Rich (08:53): So you've got, just spent that money for like, you know, a real peak and then it disappears again. So the process is very prospect led know I do a very custom service. So I don't just say I do SEO. Who wants it? It's okay. You're in this position. You know, I'm talking to a woman recently who everyone was wanting to get into SEO and we had like an hour or so on the phone. And we realized that at the end of that call, SEO is a waste of time for you right now. You're gonna spend a lot of money and you'll probably be out of business by the time you start seeing results from that. It's not the right approach for you at the moment. So it's very prospect-led.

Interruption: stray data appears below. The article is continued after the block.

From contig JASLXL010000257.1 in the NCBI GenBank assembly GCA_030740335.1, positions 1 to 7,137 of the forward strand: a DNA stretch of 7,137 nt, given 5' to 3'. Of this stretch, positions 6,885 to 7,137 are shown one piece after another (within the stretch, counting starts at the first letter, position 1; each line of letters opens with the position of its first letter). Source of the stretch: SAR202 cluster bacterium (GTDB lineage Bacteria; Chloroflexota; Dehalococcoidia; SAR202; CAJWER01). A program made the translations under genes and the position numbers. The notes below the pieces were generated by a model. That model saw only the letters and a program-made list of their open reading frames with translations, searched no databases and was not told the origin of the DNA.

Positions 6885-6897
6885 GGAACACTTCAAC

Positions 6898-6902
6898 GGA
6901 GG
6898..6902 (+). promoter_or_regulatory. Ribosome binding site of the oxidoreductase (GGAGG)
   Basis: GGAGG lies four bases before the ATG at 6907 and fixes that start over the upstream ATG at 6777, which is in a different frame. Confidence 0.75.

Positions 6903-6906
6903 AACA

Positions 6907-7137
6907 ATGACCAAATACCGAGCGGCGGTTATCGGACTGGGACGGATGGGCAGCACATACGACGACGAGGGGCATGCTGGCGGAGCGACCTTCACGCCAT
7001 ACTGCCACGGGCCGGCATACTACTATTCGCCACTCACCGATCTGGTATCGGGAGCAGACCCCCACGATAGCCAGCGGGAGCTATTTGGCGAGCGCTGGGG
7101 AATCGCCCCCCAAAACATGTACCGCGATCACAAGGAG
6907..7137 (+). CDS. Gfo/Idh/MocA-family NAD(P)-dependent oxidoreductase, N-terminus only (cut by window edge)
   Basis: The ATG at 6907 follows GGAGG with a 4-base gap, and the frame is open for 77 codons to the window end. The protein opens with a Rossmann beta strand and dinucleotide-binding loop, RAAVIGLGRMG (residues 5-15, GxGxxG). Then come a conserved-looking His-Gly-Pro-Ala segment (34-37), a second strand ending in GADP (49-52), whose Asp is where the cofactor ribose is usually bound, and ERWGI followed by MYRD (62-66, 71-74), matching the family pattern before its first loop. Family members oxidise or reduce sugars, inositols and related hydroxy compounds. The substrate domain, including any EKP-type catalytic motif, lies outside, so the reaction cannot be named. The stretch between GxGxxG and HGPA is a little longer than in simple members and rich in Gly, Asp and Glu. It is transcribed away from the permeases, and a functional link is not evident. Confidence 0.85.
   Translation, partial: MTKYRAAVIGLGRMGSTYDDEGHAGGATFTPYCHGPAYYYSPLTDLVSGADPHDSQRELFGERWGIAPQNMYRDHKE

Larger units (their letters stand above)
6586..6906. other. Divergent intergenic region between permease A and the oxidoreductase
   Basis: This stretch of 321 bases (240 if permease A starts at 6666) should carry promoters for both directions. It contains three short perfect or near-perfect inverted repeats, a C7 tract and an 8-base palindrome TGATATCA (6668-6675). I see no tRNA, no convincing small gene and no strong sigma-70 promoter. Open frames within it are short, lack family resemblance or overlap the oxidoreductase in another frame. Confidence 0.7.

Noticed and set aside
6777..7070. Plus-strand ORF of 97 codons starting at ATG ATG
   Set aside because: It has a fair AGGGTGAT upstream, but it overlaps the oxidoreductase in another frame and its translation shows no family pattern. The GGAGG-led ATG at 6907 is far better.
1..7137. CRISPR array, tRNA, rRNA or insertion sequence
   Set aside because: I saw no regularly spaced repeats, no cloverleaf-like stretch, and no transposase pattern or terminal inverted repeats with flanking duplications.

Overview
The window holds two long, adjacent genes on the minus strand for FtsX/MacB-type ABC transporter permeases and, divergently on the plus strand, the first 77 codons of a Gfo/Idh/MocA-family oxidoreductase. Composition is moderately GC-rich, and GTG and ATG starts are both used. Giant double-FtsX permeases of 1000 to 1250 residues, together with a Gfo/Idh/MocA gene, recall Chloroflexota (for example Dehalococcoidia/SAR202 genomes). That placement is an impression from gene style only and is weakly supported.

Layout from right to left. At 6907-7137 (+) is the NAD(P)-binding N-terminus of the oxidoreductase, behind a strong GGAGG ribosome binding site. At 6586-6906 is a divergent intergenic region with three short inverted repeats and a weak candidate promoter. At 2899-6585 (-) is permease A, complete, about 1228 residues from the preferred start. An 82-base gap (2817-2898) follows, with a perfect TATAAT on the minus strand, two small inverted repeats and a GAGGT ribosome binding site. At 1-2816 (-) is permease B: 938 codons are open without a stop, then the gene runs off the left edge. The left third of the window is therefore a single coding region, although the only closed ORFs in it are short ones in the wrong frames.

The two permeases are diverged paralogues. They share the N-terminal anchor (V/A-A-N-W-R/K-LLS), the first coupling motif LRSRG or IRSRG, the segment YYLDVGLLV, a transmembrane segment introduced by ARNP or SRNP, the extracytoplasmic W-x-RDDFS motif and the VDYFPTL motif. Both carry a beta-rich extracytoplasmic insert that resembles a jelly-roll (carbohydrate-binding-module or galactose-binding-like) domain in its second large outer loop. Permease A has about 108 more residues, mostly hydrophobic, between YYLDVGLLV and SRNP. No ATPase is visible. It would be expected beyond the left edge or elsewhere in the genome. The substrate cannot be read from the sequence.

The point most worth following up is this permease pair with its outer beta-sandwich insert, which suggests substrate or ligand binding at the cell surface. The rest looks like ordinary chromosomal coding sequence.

Nick (09:25): That's something I've been preaching a lot to the people that I work with on social media is figuring out what that why is. And if you don't have a why, and you're just up there doing stuff, cause everyone's saying, this is what you need to be doing. You really, you're not helping yourself. You're just going through motions wasting a lot of time. You have to figure out where you're trying to go with the strategy. It might work for some people, but it works because of their, they have a purpose for why they're doing it. It's not, they're not just doing it to do it. That's, that's something we actually, I think it was episode nine. I had an episode with Lenny Richardson who is also, he it's, he does digital marketing for his clients and companies, stuff like that. And he talked about the same thing, having a strategy. And I was like, the first thing you do is identify what that strategy is. And after you've identified it, then you can start putting together the steps to actually accomplish those goals. But without the strategy, you're just spinning wheels basically.